Which is Better: AP or IB?

A prospective client emailed me yesterday with a question that is regularly asked of me when I give presentations on college admission around the Denver area.

Which is better, Advanced Placement (AP) or International Baccalaureate (IB)? Do colleges find one more impressive over the other?

In my opinion, both the AP and IB programs are equally valuable, in that the exams associated with those courses provide an external measure of quality. Any student who does well on the end-of-course assessments associated with either program can genuinely claim to have done college work in a high school setting.

The structures of the two programs are very different, however. Think of AP and IB this way: AP is a smorgasbord: pick the courses you want, leave behind those that tempt you less. IB, by contrast, is a “prix fixe” menu: you get all or nothing. There is a range of choice within IB, but the entire high school curriculum is dictated by those initial choices.

The fact is that highly competitive AP students are taking 6, 7, 10 AP courses and doing well on the exams (scores of 4 or 5 out of five possible points). Likewise, highly competitive IB students are not only taking the IB courses, but are scoring 5, 6, or 7s (out of seven) on the diploma tests. However, there are also plenty of students who take lots of AP courses who do not do well on the exams (many do not even take them!). Similarly, there are students in IB programs who are unlikely to fulfill all the requirements of the IB diploma.

As to whether colleges prefer AP or IB? Colleges like them both. Both programs represent tough curricular requirements. But in the end, it’s all about the student’s performance: did they perform at the very top of the scale for either program? Did they pass the independently administered exams with flying colors? If so, colleges will be heavily recruiting those students—regardless of the AP or IB label.

One thing parents (and students) ought to keep in mind as they look at schools and at individual teachers: ask about their pass rate. That is, ask what percentage of students enrolled in these programs take and pass (or get perfect scores) on the AP or IB assessments? The answer to this question will be a better indicator of program quality than the label. I have several clients who are getting very high grades in AP courses, but who will never be able to pass the AP exams. Their teachers are simply not up to the job of presenting such a demanding curriculum and helping students achieve to the standards set by that curriculum.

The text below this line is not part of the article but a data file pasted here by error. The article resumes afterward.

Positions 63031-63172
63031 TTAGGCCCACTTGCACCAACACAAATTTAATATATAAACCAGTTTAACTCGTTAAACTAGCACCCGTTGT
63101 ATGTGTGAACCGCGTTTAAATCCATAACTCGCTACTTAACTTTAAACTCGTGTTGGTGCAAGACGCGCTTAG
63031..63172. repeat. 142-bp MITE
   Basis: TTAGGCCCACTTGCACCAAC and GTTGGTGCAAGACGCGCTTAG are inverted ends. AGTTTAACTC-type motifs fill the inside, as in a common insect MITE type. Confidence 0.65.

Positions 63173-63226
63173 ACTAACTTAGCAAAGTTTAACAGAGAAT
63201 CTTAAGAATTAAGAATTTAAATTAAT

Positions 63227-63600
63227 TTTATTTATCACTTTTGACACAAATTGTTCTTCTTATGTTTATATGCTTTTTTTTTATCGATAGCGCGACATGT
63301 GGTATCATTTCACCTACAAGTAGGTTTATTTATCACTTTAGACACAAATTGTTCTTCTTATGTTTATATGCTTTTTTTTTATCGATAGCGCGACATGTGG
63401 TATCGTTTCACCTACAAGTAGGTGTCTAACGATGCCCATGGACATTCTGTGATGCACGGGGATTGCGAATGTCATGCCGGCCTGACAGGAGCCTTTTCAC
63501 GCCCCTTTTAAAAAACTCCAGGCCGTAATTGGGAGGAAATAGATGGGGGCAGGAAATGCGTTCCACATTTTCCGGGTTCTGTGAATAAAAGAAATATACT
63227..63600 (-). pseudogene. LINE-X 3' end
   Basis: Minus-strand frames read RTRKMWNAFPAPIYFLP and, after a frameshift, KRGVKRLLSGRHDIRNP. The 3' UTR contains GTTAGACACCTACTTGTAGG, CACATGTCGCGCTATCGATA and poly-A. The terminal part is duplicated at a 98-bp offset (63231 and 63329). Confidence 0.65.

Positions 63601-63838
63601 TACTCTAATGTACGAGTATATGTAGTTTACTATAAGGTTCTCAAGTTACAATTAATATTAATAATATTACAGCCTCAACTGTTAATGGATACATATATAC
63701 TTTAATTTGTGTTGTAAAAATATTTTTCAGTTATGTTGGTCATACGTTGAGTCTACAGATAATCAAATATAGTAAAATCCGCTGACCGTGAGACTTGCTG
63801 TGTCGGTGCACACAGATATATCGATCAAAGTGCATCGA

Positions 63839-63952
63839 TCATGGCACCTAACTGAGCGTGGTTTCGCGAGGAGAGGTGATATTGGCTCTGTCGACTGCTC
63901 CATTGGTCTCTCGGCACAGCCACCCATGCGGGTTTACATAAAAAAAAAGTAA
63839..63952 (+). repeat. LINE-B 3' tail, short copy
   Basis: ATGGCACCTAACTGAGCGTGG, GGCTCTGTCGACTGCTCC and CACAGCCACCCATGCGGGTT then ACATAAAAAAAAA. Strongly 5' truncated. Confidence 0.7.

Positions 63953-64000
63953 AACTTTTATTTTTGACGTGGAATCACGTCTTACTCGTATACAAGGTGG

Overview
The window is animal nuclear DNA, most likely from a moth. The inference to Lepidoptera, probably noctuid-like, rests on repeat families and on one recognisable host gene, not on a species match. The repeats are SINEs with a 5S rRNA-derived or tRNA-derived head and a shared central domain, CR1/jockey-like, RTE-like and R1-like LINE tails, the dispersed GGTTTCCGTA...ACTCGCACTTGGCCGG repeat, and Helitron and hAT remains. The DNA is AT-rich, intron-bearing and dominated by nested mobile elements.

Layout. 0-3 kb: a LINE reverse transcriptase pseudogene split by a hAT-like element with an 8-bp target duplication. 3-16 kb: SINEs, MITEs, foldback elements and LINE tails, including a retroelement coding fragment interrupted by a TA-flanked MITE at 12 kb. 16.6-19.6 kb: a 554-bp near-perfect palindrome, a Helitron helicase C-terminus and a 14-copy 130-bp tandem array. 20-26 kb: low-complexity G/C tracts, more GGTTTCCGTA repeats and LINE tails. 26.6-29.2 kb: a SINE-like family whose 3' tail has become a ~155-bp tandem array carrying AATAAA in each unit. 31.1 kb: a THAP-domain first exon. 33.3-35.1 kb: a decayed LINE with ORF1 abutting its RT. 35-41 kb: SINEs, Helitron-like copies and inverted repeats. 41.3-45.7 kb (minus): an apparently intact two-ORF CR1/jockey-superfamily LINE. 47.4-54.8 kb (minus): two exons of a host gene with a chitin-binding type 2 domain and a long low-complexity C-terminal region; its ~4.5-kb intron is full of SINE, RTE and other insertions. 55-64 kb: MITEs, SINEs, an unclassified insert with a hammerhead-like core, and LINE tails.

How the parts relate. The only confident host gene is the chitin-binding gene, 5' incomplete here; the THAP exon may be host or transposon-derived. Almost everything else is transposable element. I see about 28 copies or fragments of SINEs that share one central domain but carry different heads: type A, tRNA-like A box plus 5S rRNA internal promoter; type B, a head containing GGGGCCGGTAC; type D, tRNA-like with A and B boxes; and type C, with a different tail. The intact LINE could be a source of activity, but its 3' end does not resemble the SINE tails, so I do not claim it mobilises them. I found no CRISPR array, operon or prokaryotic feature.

So to reiterate, both the AP and IB programs are excellent preparation for college, and the colleges seek out students to excel in either environment. Students and teachers should look beyond the labels to ask about the quality of the programs on offer. Just as we don’t judge books by their cover, we should not judge a program by its label.

Mark Montgomery
Montgomery Educational Consulting



About the Author

Mark is a leading educational consultant. His experience as a professor, college administrator, and youth mentor help him guide students from around the country and around the world.

202 Responses to “Which is Better: AP or IB?”

  1. Peeit says:

    Hi,

    My son has been accepted at IB Program in a magnet school in a not-so-good-neighborhood for 9th grade. His other choice is the home school with AP offerings and wider variety of extracurricular activities. He has gotten mostly A and some B grades in all 2-year accelerated Math (Geometry for 8th grade), Spanish 2 and honors programs for other subjects presently in 8th grade.He also has been part of present school’s Robotics team and made it to state championships. We are trying to decide which school will be a better choice to to prepare for Ivy league schools in high school. I’d appreciate your input on this matter of school decision.
    Thanks

  2. Ema Chaginleigh says:

    Hi Mark,
    I have to disagree with one of your statements. As a teacher, I see there are many students in our IB program who are simply lazy, so I disagree with looking at the teacher’s scores. We had a class of seniors that almost didn’t get their HIGH SCHOOL diploma, much less their IB diploma (if they got it at all) because they refused to do work. One of our teachers had her IAs pulled in their entirety because the first three requested to be marked by IB were by students who refused to do an IA at all. Another of our teachers had the lowest percentage passing score in the school’s IB program’s history – the same year she also had the first 7 we’ve ever had in a science class.
    So, I have to say that it’s not entirely fair to just look at the scores of the teacher to see if they are a worthwhile teacher. You can have a great teacher and students who don’t care.
    I realize that at the vast majority of IB schools you CAN look only at the scores, but there are some situations in which it really isn’t the teacher’s fault.

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